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In memory of the US Gulf Coast - Grayton Beach, Florida

Winter 2008, here are the sparkling white sands of the US Gulf coast! (With tea colored water from an estuary flowing by.) This beach in the Florida Panhandle near Destin is still clean as of June 18, 2010, but the oil is creeping to within 10 miles (16km). This location is 150 miles from the well of the BP oil spill. No HDR.

 

Free wallpaper for over 100 of my images in 6 different screen sizes is now available!

 

Here are some aerial views:

www.flickr.com/photos/x180/sets/72157624175670303/

  

See here for the latest as they prepare for the worst:

graytonbeachflorida.blogspot.com/

www.roffs.com/deepwaterhorizon.html

 

See the 1200 pixel version!

www.flickr.com/photos/patrick-smith-photography/471147545...

  

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Settings etc.:

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Canon 5D Mark II

Canon 17-40L @17.5

10-second exposure @F22

LEE soft ND grad (100x150mm - 4x6in) 0.9 + 0.75

Lee foundation kit filter holder with Lee 77mm adapter ring

No polarizer.

ISO 50

RAW file processed with Capture One by Phase One

TIFF file processed with Photoshop

Bare feet and shorts

(People laugh, but fussing with trying to keep dry is a distraction!)

 

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The Story

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I was attending the annual North American Nature Photography convention on a cold winter day. I left early one afternoon in order to catch the sunset and I'm glad I did. I had to drive about 30 miles until the gradual curve of the beach allowed the sun to set over the water.

 

The Gulf coast has hundreds of miles (literally) of perfect white sand. Although the beaches are nice to walk on, every photo seems the same, so I found a stream for added interest. The dark layer is from a fire where the charcoal washed over the the sand during a flood and then was buried by more layers of sand.

 

It is sad to think the the beaches to the right starting about 50 miles away are now polluted by oil tarballs, and some beaches further away are completely covered in oil. I am worried that efforts to stop the flow may fail due to the fragile nature of the non-rocky layers where the well was drilled. The flow is eroding the sides of the well underneath the blowout preventer. That is why BP can not contain all the oil. The back pressure would make the oil come out the bottom and force a collapse. Just watch the videos and you can see it. If it collapses, things could get worse. The new wells are a few weeks from reaching the old well and that is the best hope for now. They are angling the new wells to intersect the original 2-ft. wide bore, 10,000 ft (2km) below the leaking wellhead!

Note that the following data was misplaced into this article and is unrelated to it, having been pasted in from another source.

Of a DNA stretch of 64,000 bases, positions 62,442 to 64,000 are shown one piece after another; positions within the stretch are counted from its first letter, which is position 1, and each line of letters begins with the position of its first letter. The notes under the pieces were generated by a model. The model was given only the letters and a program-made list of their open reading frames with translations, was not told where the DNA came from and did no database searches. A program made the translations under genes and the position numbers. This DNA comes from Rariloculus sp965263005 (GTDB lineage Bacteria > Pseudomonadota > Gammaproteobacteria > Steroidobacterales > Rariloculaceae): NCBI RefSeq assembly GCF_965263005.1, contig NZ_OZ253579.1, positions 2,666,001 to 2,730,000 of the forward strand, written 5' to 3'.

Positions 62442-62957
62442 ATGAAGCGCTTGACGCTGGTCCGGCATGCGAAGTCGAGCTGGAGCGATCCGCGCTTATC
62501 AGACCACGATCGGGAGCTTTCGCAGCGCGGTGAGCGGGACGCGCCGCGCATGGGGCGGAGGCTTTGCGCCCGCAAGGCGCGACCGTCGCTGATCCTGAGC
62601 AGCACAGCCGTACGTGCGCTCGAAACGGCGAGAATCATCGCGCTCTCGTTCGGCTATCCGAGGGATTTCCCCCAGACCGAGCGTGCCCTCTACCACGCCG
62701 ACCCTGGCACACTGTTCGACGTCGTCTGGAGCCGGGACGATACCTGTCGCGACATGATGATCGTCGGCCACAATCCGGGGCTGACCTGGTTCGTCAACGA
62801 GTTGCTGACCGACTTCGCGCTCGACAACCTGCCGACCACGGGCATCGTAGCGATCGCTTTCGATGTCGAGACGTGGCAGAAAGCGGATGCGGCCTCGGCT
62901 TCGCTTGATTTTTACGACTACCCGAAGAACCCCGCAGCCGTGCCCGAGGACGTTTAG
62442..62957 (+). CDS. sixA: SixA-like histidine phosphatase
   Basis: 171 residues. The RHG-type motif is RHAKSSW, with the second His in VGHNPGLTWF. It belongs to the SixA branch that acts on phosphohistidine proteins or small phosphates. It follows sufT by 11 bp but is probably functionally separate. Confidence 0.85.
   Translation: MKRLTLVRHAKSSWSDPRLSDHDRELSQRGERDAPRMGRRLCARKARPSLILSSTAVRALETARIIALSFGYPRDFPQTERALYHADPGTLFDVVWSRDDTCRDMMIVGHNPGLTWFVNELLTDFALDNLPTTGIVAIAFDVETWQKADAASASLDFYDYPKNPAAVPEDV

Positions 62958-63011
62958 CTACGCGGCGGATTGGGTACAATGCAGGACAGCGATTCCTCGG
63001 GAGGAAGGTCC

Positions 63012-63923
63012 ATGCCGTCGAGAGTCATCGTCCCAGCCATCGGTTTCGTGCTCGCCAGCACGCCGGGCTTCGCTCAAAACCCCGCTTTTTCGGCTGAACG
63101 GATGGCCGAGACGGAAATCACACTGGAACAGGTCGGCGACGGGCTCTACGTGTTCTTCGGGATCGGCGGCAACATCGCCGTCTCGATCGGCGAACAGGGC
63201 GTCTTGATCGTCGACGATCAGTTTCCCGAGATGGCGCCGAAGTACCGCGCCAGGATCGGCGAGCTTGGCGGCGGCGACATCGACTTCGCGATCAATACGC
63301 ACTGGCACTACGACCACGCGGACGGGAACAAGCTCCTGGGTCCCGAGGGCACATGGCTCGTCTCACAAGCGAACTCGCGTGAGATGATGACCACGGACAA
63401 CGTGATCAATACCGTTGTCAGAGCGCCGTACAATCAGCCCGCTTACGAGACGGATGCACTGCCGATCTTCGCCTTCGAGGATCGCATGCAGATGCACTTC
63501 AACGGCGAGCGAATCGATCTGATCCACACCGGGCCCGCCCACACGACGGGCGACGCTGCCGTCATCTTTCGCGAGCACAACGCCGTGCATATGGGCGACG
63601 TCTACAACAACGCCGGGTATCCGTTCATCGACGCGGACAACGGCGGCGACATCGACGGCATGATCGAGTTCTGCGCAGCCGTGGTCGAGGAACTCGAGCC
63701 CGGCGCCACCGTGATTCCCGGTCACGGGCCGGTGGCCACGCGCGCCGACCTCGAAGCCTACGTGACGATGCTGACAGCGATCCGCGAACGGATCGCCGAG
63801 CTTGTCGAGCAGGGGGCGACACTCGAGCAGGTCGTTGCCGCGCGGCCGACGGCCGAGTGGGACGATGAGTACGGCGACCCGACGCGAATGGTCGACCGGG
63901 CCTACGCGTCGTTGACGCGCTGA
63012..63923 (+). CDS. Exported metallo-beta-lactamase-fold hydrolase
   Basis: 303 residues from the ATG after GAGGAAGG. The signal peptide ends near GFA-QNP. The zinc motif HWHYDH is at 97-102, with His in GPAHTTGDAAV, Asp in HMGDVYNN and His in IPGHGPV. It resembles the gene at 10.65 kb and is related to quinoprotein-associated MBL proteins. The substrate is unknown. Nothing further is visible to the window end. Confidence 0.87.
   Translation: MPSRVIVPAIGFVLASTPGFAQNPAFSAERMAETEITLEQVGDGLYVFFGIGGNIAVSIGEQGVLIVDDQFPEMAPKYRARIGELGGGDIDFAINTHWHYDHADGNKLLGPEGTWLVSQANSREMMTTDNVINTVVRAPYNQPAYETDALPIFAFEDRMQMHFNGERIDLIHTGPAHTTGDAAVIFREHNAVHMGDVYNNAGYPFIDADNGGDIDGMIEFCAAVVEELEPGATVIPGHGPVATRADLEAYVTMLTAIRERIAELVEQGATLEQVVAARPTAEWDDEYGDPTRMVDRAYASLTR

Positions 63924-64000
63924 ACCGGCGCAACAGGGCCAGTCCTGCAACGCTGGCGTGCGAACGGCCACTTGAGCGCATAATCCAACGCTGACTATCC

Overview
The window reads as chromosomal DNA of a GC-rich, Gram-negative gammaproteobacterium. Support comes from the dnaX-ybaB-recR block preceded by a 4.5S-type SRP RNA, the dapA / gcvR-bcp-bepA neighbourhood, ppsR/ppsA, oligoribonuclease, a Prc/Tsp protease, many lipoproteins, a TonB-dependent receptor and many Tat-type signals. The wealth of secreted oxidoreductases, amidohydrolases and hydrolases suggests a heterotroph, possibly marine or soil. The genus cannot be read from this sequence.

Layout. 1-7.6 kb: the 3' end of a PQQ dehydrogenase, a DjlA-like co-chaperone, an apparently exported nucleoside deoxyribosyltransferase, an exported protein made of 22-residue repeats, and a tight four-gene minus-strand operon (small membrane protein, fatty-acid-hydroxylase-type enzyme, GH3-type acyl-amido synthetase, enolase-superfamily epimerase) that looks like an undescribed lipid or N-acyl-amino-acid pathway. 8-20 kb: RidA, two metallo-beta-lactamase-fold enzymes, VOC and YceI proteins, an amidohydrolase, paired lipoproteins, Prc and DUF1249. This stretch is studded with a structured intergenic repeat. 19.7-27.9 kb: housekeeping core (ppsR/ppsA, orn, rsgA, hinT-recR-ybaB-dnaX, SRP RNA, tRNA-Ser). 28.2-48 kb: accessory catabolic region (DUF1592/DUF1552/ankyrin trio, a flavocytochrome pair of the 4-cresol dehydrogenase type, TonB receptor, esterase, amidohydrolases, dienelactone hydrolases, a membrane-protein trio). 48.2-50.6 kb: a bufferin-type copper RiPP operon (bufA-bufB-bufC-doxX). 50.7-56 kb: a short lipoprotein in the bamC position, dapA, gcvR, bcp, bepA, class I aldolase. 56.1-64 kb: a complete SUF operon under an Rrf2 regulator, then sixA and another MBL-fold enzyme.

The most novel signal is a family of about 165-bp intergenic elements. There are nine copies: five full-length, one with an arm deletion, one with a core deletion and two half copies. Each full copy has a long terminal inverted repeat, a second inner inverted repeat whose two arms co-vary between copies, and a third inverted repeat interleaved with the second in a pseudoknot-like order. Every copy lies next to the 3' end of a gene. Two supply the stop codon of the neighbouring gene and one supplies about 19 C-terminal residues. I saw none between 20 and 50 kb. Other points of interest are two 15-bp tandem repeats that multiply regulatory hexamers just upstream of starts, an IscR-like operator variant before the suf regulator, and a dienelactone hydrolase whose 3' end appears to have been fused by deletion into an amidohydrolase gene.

Despite the enormity of the problem, this leak is still smaller than the 1979 Ixtoc I spill in the Gulf further south in the country of Mexico! But this spill could end up being bigger.

 

People are talking about using nuclear weapons to seal it off, but that would just fracture the fragile layers and send all of the radioactive oil and gas up at once. Not a good idea!

 

All is not lost however. If the well can be capped, the recovery will be quicker than the Exxon Valdez accident where there is still oil around 20 years later. The Gulf waters are warm and even hot in the summer (90f, 32c), and that breaks up the oil more quickly. (Do you wash your dishes in warm or cold water?) Also, about 2 Exxon Valdez-sized volumes of oil naturally seep into the gulf each year. So the ecosystem is set up to 'need' oil for survival. But not all at once and in such huge quantities!

 

Once again as with the Wall Street meltdown, corruption of the inspection process has allowed too much risk to be taken by the greedy. There needs to be INDPENDENT oversight into anything that could lead to financal or ecological disasters.

  

The map shows exactly where this is. It is an easy hike from a the side of the road

 

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Other stuff

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My pictures are featured on the front page of the newly redesigned

The state Gov. of California website. Have a look! It is Flash with my pics cut into layers for a 3-d slideshow. If you are into building apps, the State has opened up lots of data to the public, so check it out!

 

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Resources:

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Google Earth

earth.google.com/

 

Simply the best way to scout out locations that there is. You can see sun angles and pre-visualize light under lots of different conditions. Sometimes you can actually pre-compose your shots! This has saved me many thousands of vertical feet of climbing by avoiding spots with blocked views etc.

 

Satellite imagery (choose 'National' for a local US region or use your fave website)

www.wrh.noaa.gov/satellite/?wfo=mtr

 

Tide charting and preditions: (chose your area in US, other countries have similar websites)

tidesandcurrents.noaa.gov/tide_predictions.shtml?gid=235

 

Wave Heights (I choose 'North Pacific from Global')

polar.ncep.noaa.gov/waves/main_int.html

Or Here:

www.opc.ncep.noaa.gov/shtml/RP1bw.gif

 

Photos of every inch of the California coastline from a small plane. Excellent for close in detailed views.

 

www.californiacoastline.org/

 

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142,528 views
821 faves
254 comments
Taken on February 29, 2008